If I am 17 years old and pregnant, am I legally aloud to leave my parent’s house without their consent or without them being able to report me a runaway?

I am 17 and pregnantbut the baby’s father is completely involved so I have someone to support me financially. I have a safe place to go and I would really like to leave my parent’s house because it is nothing but screaming, hitting and fights around the house. I have tried to leave but my mom said that if I leave she was allowed to call and report me as a runaway. She also said that she could get me in trouble or sent to juvenile hall, so I wanted to get the truth from someone who knows the law. I’m desperate for details about being able to leave your parent’s house at 17 if I’m pregnant.

Asked on July 29, 2012 under Family Law, Texas

Answers:

FreeAdvice Contributing Attorney / FreeAdvice Contributing Attorney

Answered 8 years ago | Contributor

The issue is not whether or not you are pegnant but the fact that you are seventeen (17) years old and deemed a minor subject to the trust and charge of your parents under the laws of all states in this country until you are eighteen (18) years of age or an order of emancipation.

You can leave your parents' home but your parents have a legal obligation to safeguard your interests until you are an adult. If you leave without their consent, you most likely will be reported as a runaway.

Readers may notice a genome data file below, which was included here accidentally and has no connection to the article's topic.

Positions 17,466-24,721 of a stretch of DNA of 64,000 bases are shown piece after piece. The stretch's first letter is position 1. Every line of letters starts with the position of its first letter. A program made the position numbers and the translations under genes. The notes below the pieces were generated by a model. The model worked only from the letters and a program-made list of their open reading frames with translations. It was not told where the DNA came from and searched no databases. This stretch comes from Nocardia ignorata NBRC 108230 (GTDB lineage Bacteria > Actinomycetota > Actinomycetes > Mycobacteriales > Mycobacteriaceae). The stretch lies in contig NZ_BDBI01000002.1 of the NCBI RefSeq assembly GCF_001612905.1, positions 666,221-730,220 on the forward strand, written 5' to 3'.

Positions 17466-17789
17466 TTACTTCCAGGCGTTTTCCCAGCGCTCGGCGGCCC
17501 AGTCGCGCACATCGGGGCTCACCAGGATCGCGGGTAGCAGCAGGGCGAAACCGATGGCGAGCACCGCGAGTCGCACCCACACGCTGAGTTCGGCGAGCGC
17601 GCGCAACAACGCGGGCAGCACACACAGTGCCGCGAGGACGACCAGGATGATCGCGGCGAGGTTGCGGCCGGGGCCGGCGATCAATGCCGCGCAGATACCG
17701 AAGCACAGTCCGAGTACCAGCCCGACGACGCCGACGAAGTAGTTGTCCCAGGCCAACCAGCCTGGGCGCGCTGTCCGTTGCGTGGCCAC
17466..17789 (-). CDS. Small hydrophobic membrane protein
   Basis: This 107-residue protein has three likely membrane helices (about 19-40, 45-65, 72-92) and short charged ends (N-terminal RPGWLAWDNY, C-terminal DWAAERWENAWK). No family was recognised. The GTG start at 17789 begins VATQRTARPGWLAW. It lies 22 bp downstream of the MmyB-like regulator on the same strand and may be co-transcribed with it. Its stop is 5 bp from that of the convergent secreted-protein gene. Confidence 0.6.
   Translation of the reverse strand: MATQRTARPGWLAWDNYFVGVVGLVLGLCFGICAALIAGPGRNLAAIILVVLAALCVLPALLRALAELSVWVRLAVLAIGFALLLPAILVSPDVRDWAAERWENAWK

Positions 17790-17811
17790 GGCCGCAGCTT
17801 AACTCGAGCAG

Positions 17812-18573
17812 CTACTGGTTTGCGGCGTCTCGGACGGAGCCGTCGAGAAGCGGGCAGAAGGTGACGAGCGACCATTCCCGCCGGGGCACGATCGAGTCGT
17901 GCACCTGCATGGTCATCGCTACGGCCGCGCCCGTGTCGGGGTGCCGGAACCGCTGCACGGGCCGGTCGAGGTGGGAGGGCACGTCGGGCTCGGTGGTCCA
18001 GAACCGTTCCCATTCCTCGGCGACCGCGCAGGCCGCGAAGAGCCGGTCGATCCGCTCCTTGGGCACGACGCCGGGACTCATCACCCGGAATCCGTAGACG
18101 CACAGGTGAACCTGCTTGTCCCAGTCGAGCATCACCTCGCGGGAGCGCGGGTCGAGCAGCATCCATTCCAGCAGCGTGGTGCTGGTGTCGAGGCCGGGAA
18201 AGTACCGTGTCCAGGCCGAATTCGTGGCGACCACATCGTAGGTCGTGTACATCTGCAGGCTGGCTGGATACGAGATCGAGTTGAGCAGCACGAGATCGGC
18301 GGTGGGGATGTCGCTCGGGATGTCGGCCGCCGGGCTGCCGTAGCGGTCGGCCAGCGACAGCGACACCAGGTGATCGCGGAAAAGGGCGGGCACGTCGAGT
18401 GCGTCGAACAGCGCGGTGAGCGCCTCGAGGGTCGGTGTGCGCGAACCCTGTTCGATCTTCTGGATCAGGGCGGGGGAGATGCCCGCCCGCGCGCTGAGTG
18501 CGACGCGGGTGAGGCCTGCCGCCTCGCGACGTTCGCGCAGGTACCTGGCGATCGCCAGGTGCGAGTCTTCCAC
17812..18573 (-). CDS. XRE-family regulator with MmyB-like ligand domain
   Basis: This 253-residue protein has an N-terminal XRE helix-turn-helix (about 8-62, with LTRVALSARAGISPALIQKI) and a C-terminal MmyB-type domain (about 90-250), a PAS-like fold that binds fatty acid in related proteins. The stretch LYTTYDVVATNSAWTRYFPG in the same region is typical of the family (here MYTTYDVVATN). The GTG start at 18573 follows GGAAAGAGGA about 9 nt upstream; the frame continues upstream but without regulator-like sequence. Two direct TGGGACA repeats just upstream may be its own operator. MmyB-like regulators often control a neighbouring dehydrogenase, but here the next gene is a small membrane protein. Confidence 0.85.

IMPORTANT NOTICE: The Answer(s) provided above are for general information only. The attorney providing the answer was not serving as the attorney for the person submitting the question or in any attorney-client relationship with such person. Laws may vary from state to state, and sometimes change. Tiny variations in the facts, or a fact not set forth in a question, often can change a legal outcome or an attorney's conclusion. Although AttorneyPages.com has verified the attorney was admitted to practice law in at least one jurisdiction, he or she may not be authorized to practice law in the jurisdiction referred to in the question, nor is he or she necessarily experienced in the area of the law involved. Unlike the information in the Answer(s) above, upon which you should NOT rely, for personal advice you can rely upon we suggest you retain an attorney to represent you.